GHC uses so called interface files (.hi files) to capture information about modules
to be used when compiling modules that depend on previously compiled modules.
By allowing to include additional metadata in .hi files, we can capture, and extract
additional information in a more structured format, instead of writing this info into
custom files. By reusing .hi files, existing tooling does not need to be adapted.
Haskell Interface Files
Currently, interface files are stuctured as:
Magic number, which signals that it should be a real .hi file
In addition to their primary purpose for IDE-like uses, HIE files can we used for dead code elimination. Weeder (https://hackage.haskell.org/package/weeder-2.0.0) does this. By including the HIE data in the interface file instead of a separate file, other tools gain the opacity of a single file.
In the same way that plugins would like to access core data, it would also be useful to make it possible for them to write their own information, and access it later.
By using GHC's internal Binary class, we can reuse instances for existing types in GHC. However, since Name and FastString are each serialised into a lookup table, fields that consist of these would require a more internal API.
This internal API presents a way for files that resemble the current .hi/.HIE file structure to simply write their format directly to a local BinHandle, and have this data be copied into the .hi file's handle during ModIface serialisation. Of course, the constrained API can be trivially written in terms of this internal API using put_ and get.
Then, we can capture these fields in the ModIface as:
Then the captured data can be simply copied to the end of the interface file. For external tools to access a field without fully deserialising the interface, it would be important to add an additional pointer ('fields pointer') in the header, for example after the symbol table pointer.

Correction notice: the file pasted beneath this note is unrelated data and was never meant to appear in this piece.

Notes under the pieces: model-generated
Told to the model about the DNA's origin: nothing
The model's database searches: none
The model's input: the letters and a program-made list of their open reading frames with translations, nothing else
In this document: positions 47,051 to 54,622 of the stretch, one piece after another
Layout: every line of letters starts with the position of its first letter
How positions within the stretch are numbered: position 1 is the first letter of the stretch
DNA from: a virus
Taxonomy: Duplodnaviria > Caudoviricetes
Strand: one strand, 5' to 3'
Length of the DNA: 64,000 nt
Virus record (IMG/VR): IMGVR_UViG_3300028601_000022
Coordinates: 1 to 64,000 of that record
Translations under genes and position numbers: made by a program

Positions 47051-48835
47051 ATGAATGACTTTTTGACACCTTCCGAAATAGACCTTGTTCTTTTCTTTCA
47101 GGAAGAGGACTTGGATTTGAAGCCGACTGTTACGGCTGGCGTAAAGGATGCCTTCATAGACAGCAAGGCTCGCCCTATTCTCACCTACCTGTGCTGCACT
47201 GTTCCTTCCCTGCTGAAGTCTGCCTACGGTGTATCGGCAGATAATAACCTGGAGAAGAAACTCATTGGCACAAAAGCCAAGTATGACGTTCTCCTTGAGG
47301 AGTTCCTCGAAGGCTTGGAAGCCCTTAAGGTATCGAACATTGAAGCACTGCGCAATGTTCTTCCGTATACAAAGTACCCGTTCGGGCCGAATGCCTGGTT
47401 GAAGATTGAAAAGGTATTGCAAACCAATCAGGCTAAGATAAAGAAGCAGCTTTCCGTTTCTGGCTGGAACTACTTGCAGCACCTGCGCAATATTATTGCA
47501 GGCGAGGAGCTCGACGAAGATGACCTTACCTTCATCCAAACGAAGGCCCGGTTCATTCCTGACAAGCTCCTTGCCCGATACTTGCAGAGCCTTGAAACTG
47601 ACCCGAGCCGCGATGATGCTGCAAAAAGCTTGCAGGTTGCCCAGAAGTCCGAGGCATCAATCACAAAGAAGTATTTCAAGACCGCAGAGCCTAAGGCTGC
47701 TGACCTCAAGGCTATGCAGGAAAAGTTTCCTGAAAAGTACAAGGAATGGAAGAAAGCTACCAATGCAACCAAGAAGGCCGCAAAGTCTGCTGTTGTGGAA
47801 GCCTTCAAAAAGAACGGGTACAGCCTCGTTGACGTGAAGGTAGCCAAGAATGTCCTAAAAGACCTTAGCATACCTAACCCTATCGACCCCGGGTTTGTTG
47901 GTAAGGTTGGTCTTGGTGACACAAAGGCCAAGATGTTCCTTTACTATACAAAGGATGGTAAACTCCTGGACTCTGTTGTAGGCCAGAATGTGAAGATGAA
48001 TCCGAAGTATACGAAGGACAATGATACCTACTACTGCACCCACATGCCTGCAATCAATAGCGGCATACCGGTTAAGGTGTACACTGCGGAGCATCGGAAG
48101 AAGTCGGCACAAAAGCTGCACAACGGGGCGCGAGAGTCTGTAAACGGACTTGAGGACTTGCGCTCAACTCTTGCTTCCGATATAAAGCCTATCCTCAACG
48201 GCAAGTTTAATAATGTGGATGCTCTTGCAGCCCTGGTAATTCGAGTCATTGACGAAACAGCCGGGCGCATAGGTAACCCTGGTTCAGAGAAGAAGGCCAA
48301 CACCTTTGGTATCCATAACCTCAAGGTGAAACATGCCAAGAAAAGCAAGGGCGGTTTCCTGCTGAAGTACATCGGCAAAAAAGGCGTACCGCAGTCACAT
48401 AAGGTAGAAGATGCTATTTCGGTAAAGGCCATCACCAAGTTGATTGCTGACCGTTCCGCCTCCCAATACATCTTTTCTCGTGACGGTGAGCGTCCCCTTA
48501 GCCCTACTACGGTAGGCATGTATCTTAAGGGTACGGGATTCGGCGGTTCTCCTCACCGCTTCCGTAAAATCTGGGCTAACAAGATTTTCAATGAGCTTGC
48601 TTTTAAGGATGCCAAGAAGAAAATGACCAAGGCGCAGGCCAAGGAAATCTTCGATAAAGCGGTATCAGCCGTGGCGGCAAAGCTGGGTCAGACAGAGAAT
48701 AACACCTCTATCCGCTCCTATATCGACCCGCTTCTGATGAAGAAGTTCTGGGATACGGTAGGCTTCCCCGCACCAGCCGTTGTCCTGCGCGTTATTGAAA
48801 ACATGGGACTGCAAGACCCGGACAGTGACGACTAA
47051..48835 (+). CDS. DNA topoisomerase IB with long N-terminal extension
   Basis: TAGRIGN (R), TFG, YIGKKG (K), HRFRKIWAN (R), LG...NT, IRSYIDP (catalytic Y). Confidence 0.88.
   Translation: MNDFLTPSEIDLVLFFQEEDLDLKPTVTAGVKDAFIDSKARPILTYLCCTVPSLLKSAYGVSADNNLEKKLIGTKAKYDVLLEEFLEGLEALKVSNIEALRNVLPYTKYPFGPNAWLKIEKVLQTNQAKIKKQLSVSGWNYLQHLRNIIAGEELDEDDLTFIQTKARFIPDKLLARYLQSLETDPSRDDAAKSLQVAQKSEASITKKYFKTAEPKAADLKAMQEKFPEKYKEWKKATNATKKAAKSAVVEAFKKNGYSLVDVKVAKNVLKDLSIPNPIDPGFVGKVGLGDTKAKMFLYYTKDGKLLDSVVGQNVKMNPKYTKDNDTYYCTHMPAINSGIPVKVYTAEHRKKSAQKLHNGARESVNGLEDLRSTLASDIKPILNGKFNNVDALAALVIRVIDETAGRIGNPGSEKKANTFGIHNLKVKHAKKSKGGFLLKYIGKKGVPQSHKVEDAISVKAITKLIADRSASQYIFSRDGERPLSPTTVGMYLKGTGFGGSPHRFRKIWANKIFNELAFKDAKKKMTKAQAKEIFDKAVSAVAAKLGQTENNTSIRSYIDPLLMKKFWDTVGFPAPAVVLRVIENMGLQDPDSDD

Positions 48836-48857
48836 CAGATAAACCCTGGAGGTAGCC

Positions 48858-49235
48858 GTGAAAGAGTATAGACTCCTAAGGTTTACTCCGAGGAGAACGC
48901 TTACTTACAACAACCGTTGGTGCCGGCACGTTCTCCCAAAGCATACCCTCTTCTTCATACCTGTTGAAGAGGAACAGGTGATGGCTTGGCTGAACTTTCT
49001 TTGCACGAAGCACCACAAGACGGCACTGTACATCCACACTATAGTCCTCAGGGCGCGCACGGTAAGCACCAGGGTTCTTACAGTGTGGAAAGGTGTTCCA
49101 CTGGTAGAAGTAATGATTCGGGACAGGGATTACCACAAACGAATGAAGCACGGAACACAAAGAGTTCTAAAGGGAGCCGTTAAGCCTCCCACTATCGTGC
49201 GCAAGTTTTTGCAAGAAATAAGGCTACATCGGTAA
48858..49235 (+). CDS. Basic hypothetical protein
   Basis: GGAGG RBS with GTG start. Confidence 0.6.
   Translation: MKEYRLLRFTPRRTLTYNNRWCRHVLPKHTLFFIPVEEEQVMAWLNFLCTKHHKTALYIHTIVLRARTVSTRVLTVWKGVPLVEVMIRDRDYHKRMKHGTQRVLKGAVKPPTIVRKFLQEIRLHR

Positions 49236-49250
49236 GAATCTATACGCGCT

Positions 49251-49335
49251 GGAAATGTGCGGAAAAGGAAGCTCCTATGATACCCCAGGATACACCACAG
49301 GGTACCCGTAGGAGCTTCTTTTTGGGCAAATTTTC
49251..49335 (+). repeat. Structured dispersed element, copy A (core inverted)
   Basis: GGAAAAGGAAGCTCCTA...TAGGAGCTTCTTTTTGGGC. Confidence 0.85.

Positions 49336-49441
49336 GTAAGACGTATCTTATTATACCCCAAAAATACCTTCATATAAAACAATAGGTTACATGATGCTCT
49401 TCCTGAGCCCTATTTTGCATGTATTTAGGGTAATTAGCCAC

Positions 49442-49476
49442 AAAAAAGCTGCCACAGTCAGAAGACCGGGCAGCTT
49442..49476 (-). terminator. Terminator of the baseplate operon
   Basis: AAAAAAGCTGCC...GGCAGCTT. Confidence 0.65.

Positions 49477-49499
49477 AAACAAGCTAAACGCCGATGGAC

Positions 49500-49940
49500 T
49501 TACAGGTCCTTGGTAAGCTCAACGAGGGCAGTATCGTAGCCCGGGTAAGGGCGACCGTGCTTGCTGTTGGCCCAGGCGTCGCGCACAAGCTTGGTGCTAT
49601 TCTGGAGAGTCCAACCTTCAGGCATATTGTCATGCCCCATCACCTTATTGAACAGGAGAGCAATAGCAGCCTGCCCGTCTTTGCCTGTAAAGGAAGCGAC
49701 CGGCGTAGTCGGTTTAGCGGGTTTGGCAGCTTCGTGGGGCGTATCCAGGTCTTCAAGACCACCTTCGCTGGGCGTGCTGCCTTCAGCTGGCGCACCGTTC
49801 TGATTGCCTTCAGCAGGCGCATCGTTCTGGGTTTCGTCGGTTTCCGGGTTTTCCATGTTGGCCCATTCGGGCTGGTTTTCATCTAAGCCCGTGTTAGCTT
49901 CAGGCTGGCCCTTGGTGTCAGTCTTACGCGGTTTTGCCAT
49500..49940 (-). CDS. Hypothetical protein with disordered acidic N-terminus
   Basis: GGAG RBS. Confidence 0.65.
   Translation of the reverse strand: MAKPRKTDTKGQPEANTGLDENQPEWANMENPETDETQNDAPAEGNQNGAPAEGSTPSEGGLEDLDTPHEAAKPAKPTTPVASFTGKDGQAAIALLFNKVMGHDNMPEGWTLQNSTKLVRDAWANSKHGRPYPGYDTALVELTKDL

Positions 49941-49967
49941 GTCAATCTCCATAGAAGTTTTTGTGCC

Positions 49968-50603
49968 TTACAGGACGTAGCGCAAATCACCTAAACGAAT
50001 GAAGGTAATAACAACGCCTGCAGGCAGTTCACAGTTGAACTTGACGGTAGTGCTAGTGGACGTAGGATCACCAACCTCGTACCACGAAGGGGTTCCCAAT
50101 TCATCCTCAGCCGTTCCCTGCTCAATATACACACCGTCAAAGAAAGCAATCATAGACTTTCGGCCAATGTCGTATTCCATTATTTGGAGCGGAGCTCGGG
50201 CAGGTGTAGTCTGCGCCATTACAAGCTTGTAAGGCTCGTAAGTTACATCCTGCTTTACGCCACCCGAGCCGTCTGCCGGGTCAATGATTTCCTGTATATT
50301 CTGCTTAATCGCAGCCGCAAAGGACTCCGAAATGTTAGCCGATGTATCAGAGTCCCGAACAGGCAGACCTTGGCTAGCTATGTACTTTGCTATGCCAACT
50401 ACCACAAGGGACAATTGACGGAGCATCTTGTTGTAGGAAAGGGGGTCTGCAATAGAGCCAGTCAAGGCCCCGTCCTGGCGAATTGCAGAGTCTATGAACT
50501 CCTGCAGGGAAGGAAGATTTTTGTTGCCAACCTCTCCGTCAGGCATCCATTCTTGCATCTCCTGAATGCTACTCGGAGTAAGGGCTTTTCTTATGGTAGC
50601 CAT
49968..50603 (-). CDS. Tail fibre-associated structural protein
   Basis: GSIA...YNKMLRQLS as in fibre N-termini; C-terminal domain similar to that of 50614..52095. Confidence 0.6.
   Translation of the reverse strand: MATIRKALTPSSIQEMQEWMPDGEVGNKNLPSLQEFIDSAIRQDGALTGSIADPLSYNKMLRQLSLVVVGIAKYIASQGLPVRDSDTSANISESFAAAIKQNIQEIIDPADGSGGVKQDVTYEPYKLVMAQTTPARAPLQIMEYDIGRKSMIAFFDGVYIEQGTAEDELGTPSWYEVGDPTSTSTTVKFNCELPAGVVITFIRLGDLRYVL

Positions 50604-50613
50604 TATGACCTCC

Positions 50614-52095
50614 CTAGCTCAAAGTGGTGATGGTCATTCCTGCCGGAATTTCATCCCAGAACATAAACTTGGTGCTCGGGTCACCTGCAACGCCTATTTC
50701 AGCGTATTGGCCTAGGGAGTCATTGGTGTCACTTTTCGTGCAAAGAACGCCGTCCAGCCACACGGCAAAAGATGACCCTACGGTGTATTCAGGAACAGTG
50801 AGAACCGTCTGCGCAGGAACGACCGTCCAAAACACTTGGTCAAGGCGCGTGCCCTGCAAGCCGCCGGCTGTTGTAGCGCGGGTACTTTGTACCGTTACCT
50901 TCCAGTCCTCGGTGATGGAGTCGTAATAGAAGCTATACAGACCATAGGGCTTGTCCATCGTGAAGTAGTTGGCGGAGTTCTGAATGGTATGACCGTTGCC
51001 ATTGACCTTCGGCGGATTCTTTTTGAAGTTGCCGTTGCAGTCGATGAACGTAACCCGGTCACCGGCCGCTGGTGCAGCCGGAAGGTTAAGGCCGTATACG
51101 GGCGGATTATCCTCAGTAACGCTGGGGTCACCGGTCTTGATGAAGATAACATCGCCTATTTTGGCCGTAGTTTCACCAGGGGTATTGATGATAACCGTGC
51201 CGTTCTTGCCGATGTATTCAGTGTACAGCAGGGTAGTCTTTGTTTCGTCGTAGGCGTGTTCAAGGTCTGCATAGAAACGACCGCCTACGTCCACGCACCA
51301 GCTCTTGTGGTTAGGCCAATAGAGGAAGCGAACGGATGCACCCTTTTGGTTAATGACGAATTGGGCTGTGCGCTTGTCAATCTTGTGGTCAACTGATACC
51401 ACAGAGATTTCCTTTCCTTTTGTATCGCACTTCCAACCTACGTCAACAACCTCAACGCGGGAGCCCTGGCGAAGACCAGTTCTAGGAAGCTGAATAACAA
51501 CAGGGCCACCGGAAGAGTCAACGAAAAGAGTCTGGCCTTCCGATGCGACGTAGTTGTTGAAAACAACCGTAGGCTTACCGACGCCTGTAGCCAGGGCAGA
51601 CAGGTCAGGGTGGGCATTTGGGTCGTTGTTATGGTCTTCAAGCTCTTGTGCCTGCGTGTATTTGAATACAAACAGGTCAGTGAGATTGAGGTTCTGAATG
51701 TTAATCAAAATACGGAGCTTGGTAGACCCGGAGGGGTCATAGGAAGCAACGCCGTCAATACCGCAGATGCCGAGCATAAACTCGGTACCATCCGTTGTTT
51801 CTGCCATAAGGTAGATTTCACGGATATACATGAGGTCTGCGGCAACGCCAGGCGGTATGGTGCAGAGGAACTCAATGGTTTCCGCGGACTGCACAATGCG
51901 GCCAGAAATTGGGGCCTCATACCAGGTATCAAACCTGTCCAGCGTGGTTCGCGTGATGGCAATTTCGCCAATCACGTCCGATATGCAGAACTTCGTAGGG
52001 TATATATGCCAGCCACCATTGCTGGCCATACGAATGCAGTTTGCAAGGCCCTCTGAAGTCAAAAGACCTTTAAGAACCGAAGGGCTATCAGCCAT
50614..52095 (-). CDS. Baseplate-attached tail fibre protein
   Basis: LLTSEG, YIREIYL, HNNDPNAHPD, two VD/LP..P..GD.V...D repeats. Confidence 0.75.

For a tool to jump quickly to its required field, there should then we a header for the additional data, for example formatted as:
Number of additional fields - the fields pointer would point here
Field 1 name
Field 1 pointer
Field 2 name
Field 2 pointer
Field 1 payload
Field 2 payload
The current format maintains header compatibility up to the version field, which is checked when deserialising, so these changes are within what different versions of GHC expect to see.
Since interface files are written later in the build process, this doesn't properly enable us to store outputs of early stages in the compiler, without completing enough of the build. For example, this technique would be inappropriate for an IDE to capture a parsed AST, to use for syntax highlighting, so failed type checking would prevent the interface file, and therefore its additonal data, being written. Of course, the GHC API could be used instead in this example, and potentially for other early build output use cases.
Name and FastString have a special handling in interface files, in which they are written to the end of an interface file in a lookup table, and referenced within the serialised interface payload by their table indicies. There are currently minorly different implementations for how this is done with interfaces, HIE, and Haddock. Since additional fields that are serialised from the GHC pipeline will contain these two types, it's probably a good time to generalise this behaviour.
To solve this, we can define wrapper functions to put/get a Binary payload, including the pointers before it, and the tables after it.
Generalising these should be possible, but it may not be worth it to include Haddock's use case.
Extensible interface files carry the advantage over custom additional files in that tooling doesn't need to know about the existence of the additional data, and sectioned object formats see common use elsewhere, with use cases such as: